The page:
Video

S3 Vision864 1 MB (2 MB for J4G model). Win95 recognize the chip with it's built-in driver.

JZG model doesn't use onboard S3 Vision but use a PS/55 Display Adapter/NI-J together with pre-installed DOS J5.02/Z (specialized DOS J5.02 for this model).


Small PCI

I've never seen this type of connector in any other PC. IBM Japan made only 2 adapters for this interface:

  1. SFF PCI Ethernet card, C/R 85G4854, equipped in 6860-J08 [P]
  2. SFF PCI TokenRing card, C/R?, equipped in 6860-J04. I want to see it!

Note: I don't know if it's a world-wide standard or not, but according to my friend, this connector was introduced as "kogata PCI" in IBM's leaflet issued when the PC720 was announced. In Japanese, "kogata" stands for "small" rather than "micro", though these two words are nearly the same.


Hard Drive Interface

Only one IDE channel is provided. There are solder pads for 2nd IDE channel on the planar, but even if the 2nd channel could be activated, there is no room for 3rd IDE drive.
The drive interface is EIDE and it can handle drives larger than 524 MB. I've used a 2.4 GB drive, and a 6.4 GB Seagate drive with 15 heads. Both worked well. I've also tried a 8 GB Seagate drive, but it wouldn't detect it.

Hard drive runs in MS-DOS Compatibility Mode Under Win95

Win95 will load "standard IDE/ESDI hard disk controller" with configuration #1 which has IRQ value fixed to 15. Change the configuration to #0 which has IRQ 14, all drives will work properly.


Riser Card FRU P/N 85G7333, P/N 85G2105?

All models other than JZG use same Riser Card which has PCI/MCA shared slot x1, MCA slot x1 and one ISA style slot for 2Slot PCMCIA/A (P/N 54G0547). Riser Card for JZG doesn't have a PCI slot but it has one more MCA bus slot for PS/55 Display Adapter /J which locates under connector J6 (opposite side of PCI slot J5). I'm not sure but probably J1 is for Enable/Disable selector for PS/55 display adapter. Outline below is the one for models other than -JZG.

Riser Front

J3,4 32-bit MCA slot
J5 32-bit PCI slot
U6 06H5423 (blue translucent QFP)
U8 10G7808 DMA Controller
Y1 24.0000 MHz osc

Riser Back

J1 Video /A selector? (default 1-2)
J2 Battery connector (CR2032?)
J6 ISA-style slot for PCMCIA /A
J9 PSU connector
U15 M91S028AT OKI/06H6468
U16 06H4542
U17 LH5168N-10L 8Kx8 SRAM (NVRAM?)


2-Slot PCMCIA Adapter FRU P/N 85G7334 [P]

U1 54G0574

2 slot PCMCIA /A with ISA style connector is equipped in all models. ISA models (6869 and 6883) also use same adapter.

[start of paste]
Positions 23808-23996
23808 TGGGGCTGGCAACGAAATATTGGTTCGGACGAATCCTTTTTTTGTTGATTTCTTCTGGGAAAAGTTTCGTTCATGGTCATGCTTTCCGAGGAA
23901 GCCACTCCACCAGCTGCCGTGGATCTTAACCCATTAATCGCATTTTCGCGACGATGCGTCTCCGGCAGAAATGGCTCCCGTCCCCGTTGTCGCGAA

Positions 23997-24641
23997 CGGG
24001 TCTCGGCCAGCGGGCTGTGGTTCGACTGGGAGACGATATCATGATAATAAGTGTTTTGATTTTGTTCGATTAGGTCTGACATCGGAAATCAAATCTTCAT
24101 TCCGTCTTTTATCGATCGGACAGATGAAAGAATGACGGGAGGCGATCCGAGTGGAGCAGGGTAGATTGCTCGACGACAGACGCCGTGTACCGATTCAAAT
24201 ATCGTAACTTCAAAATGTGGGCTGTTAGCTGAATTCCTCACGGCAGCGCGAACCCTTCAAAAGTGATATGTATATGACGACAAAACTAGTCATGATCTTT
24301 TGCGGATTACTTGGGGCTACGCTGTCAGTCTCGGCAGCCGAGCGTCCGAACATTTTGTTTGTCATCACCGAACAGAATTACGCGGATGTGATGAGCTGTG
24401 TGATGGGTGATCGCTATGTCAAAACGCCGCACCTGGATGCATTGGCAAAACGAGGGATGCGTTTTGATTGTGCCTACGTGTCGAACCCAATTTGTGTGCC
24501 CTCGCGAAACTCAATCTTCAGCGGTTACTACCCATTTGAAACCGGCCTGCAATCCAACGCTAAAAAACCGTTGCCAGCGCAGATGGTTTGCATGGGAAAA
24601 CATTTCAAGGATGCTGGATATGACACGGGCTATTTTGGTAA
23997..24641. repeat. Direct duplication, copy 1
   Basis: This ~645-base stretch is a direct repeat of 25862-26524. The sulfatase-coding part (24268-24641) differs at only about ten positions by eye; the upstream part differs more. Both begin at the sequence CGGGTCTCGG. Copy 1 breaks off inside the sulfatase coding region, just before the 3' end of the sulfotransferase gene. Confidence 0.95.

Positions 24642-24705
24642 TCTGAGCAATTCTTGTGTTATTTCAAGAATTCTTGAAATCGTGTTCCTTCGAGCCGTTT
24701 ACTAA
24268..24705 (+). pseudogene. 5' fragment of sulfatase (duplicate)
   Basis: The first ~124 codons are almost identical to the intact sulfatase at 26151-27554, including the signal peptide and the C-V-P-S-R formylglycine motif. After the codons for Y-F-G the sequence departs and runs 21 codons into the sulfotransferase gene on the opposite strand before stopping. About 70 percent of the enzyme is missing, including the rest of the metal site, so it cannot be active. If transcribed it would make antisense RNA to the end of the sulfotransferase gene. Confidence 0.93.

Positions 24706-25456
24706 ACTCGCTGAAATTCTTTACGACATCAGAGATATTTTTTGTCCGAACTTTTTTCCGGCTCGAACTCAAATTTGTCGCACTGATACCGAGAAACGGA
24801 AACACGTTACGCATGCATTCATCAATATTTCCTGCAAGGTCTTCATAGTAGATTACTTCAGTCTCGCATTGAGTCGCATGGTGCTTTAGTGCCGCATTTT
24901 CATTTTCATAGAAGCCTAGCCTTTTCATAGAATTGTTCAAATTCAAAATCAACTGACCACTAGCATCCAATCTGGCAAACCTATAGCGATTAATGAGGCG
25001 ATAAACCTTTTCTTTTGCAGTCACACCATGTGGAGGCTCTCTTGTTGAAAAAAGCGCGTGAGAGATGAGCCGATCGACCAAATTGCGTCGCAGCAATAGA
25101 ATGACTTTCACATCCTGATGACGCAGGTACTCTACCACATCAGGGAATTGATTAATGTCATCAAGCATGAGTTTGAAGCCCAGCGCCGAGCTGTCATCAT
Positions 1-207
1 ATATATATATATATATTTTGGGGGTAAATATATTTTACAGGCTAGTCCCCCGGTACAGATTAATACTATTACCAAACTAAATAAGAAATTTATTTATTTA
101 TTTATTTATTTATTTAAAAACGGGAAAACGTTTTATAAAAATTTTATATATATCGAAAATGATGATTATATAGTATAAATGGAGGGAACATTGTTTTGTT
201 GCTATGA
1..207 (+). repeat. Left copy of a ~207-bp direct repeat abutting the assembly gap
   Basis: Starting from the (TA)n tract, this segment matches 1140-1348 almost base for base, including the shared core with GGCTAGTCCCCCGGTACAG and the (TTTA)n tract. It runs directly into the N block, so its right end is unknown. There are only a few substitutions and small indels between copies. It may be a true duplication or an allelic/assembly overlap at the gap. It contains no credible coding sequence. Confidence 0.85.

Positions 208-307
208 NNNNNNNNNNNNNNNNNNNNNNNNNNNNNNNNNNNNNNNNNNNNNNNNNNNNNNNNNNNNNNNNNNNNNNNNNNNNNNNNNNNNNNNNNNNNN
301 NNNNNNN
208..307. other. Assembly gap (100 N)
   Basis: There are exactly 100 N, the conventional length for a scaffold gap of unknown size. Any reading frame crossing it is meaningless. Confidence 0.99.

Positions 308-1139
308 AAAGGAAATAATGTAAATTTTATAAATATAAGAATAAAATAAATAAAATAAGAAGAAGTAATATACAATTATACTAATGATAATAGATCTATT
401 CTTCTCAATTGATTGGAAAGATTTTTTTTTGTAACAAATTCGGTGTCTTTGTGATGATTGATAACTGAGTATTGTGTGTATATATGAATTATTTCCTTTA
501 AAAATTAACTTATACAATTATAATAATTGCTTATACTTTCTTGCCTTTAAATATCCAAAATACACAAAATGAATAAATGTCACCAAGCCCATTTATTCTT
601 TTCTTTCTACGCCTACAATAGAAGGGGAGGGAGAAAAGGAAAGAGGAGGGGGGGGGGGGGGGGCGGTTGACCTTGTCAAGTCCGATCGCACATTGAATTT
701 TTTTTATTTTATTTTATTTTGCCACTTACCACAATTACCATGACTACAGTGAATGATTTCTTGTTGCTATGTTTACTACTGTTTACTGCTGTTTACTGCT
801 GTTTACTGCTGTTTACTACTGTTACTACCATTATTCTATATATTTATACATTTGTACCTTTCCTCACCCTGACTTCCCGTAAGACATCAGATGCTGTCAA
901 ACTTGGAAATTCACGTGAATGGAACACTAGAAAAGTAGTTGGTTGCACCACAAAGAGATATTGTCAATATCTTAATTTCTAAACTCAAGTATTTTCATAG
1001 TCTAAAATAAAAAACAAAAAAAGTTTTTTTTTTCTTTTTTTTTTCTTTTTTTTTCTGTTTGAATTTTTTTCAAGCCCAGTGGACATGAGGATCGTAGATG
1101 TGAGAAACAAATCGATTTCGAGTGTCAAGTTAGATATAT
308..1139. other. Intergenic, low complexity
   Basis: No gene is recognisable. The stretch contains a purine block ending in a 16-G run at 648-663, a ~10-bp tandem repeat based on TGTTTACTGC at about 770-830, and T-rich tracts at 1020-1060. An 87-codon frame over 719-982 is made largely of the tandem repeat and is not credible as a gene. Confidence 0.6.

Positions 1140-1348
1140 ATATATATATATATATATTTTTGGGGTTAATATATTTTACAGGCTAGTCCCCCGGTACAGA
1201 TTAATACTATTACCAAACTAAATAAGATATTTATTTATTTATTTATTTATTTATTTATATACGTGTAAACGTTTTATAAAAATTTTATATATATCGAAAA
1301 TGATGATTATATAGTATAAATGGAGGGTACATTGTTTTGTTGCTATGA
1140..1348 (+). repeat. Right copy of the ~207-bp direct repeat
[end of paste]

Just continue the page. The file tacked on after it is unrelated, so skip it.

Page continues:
Win95 built in driver can't handle this adapter properly on MCA models but the very same adapter installed in ISA models can be used without any problem under Win95B or Win98. I tested a driver for Win3.1 "PC Card Director" on my 6860-J4G and I found it could handle modem card. I've been using a 28.8Kb Double Jack Modem Card under Win95B. PCMCIA device is not seen under Device Manager, but the card securely detected in PC Card Director. I don't know if other cards such as NICs or SCSI PCMCIA can be used.


Power Supply

6860 has a very unique PSU. The cooling fan will slow down if the total system power is lower than 50W, and will stop to spinning completely if bellow 30W. Thus the cooling fan usually stays idle. When I got the 6860 I've immediately noticed that the fan wasn't running at all. As I didn't know about this unique feature I thought there must be some fault on the circuit board of the PSU. I disassembled PSU and soldered 12V line directly to the fan assembly. Only latter on have I learned about this unique function. The jumper wire is still there... Some machines have input AC voltage selector. Mine has a "fan mode selector", summer mode with direct connection and winter mode with original connection.

Mine works fine under DOS. But under Win95B it usually freeze at start up after the Win95 logo appears on the screen. I solved this symptom by modifying MSDOS.SYS to have a start up menu with default boot for Win95 after 60 seconds of delay time to boot. Maybe mine needs some delay for stable DC output for planar, a hard drive and a CD-ROM. I'm sure that this symptom is not related to the above mentioned fan cable modification, 'cause I have the same problem even when I switch back to the original cable connection.

Power Consumption

Maximum: 70 W
Typical: 40 W


CD-ROM

A genuine optional 2x speed CD-ROM (you can see it in the picture at the top of this page) is # 85G7285. I have a 4x slim drive for Toshiba laptops.


Service Partition

6860 is not an IML machine, but it does support service partition (reference partition?). My 6860 takes long time till the "Set Configuration" page comes on the screen when I boot the system with the Reference Diskette. It stays quiet while it reads configuration files as if the system froze. But from service partition stored on the hard drive it goes straight into configuration menu.

Content created and/or collected by:
Louis Ohland, Peter Wendt, David Beem, William Walsh, Tatsuo Sunagawa, Jim Shorney, Tim Clarke, Kevin Bowling, Tomáš Slavotínek, and many others.

Ardent Tool of Capitalism - MAD Edition! is maintained by Tomáš Slavotínek.
Last update: 10 Aug 2022 - Changes & Credits | Legal Info & Contact